Foreword: The Chronicles of JosHan (pronounced josh-in, as in “I’m just joshin”, combination of Josh and Han, clever play on words by all accounts. Zero fucks given on your opinion on this word fusion, unless it’s a positive one in which case “thank you, and yes, I am a legend for stealing this from Josh”) will entail an honest and over-sharing account of my and my partner’s recent time spent in Vietnam and Cambodia. Thanks for reading, enjoy x
You realise just how stupid people are when you’re in an airport.
We had just left our wonderful hotel in Ho Chi Minh City and had arrived at the airport, ready for the next leg of our adventure: Phnom Penh, the capital city of Cambodia. The plan was straightforward – get through security and to the other side where we could use our extra time at the airport sitting at a bar drinking giant beers (which we did, eventually).
Now, it turns out that human beings are in fact, stupid, especially when it comes to:
- driving in the rain (seriously – what happens to half the population’s brains when water falls out of the sky and they have to get behind the wheel of a car?)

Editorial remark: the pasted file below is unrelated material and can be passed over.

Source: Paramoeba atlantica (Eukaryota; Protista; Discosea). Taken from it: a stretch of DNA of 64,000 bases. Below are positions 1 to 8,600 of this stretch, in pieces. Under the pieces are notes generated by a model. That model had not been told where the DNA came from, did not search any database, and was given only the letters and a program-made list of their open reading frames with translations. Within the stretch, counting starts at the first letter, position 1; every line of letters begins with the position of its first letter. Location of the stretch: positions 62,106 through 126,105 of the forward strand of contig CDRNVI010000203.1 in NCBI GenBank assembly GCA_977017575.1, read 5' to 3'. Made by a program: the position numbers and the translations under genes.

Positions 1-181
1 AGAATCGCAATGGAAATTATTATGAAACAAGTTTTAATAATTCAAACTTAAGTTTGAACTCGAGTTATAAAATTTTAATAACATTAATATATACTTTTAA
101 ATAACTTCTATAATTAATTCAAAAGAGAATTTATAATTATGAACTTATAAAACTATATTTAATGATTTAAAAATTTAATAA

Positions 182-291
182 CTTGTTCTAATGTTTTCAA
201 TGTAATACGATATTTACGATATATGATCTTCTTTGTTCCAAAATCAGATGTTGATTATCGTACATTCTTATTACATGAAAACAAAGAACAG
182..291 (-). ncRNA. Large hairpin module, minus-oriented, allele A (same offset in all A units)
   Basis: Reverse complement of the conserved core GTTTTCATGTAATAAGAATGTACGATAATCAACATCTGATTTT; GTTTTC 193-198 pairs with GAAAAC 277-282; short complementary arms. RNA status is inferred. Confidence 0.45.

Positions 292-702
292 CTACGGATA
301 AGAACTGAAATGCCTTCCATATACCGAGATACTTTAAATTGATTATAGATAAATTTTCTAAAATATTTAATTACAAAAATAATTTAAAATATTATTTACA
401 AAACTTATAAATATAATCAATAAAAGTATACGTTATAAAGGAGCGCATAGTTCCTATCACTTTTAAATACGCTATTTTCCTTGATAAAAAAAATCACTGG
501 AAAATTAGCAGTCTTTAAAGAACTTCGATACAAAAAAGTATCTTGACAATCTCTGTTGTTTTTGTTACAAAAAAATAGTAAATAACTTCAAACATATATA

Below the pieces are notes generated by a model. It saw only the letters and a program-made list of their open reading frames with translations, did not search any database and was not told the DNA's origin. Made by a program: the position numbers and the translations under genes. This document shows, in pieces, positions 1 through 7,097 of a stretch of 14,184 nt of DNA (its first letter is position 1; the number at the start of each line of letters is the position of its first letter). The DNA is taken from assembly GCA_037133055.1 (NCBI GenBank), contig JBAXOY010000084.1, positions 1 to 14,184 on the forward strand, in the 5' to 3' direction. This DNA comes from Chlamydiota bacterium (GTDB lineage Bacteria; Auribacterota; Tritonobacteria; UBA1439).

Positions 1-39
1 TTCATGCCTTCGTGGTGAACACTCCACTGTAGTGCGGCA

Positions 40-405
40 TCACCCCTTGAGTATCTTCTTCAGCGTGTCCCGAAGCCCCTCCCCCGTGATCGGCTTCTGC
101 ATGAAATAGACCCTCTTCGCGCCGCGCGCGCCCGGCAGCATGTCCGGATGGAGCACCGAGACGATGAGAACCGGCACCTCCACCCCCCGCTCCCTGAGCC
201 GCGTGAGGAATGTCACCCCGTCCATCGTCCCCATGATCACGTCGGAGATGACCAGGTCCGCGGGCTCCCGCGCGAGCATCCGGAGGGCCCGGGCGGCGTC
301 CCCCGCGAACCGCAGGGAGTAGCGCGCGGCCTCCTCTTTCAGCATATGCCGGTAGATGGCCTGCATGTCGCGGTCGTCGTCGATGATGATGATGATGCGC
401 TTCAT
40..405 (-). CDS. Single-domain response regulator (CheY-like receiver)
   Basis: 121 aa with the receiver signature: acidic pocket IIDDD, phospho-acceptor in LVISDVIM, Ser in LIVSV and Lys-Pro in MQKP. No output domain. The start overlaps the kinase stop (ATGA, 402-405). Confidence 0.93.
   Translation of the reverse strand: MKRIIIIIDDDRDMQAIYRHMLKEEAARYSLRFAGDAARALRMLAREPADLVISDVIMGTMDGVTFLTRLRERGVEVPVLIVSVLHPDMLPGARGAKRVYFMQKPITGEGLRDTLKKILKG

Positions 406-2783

- not letting kids at school say “Merry Christmas”, “Happy Easter” or “Mother’s/Father’s Day” (don’t get me started) and;
- in airports, particularly when going through airport security
I’ll paint you a picture:
Let’s say you’re queuing up in a monstrous line that’s weaving up to the security checkpoint. It feels like the air-con has broken down and the people around you seem to have no regard for their personal hygiene. All the way up the line there are countless signs telling you what you need to get out of your carry-on luggage and what items you need to take off your person before getting to the front. There are television screens playing the same video over and over and over about how to go through the security checkpoint correctly and efficiently, all complete with cute animations to assist anyone who doesn’t speak the native language. You are prepared, you understand that there are rules and you assume that everyone wants things to run smoothly.